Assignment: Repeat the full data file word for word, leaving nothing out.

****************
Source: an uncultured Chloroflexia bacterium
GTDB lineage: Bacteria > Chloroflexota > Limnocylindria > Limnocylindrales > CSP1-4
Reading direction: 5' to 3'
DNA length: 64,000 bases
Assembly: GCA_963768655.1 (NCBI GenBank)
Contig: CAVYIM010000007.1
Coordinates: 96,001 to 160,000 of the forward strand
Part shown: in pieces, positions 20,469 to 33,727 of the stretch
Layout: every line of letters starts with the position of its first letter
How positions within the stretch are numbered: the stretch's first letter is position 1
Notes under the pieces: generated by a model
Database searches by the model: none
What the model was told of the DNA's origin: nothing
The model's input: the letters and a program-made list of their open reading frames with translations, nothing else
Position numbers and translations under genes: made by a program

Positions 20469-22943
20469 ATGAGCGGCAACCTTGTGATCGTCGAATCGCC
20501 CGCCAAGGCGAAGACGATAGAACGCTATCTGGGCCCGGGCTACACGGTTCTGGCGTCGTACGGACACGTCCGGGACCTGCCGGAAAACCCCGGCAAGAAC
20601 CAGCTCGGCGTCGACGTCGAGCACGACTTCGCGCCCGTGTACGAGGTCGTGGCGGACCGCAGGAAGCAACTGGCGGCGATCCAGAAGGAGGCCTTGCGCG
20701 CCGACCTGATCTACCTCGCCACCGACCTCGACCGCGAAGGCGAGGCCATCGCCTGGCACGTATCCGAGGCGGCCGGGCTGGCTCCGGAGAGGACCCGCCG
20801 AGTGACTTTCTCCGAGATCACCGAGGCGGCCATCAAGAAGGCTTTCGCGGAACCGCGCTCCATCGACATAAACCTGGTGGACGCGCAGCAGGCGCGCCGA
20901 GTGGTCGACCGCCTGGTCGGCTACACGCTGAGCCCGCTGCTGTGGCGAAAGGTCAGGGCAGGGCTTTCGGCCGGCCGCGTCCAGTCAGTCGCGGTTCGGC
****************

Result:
Source: an uncultured Chloroflexia bacterium
GTDB lineage: Bacteria > Chloroflexota > Limnocylindria > Limnocylindrales > CSP1-4
Reading direction: 5' to 3'
DNA length: 64,000 bases
Assembly: GCA_963768655.1 (NCBI GenBank)
Contig: CAVYIM010000007.1
Coordinates: 96,001 to 160,000 of the forward strand
Part shown: in pieces, positions 20,469 to 33,727 of the stretch
Layout: every line of letters starts with the position of its first letter
How positions within the stretch are numbered: the stretch's first letter is position 1
Notes under the pieces: generated by a model
Database searches by the model: none
What the model was told of the DNA's origin: nothing
The model's input: the letters and a program-made list of their open reading frames with translations, nothing else
Position numbers and translations under genes: made by a program

Positions 20469-22943
20469 ATGAGCGGCAACCTTGTGATCGTCGAATCGCC
20501 CGCCAAGGCGAAGACGATAGAACGCTATCTGGGCCCGGGCTACACGGTTCTGGCGTCGTACGGACACGTCCGGGACCTGCCGGAAAACCCCGGCAAGAAC
20601 CAGCTCGGCGTCGACGTCGAGCACGACTTCGCGCCCGTGTACGAGGTCGTGGCGGACCGCAGGAAGCAACTGGCGGCGATCCAGAAGGAGGCCTTGCGCG
20701 CCGACCTGATCTACCTCGCCACCGACCTCGACCGCGAAGGCGAGGCCATCGCCTGGCACGTATCCGAGGCGGCCGGGCTGGCTCCGGAGAGGACCCGCCG
20801 AGTGACTTTCTCCGAGATCACCGAGGCGGCCATCAAGAAGGCTTTCGCGGAACCGCGCTCCATCGACATAAACCTGGTGGACGCGCAGCAGGCGCGCCGA
20901 GTGGTCGACCGCCTGGTCGGCTACACGCTGAGCCCGCTGCTGTGGCGAAAGGTCAGGGCAGGGCTTTCGGCCGGCCGCGTCCAGTCAGTCGCGGTTCGGC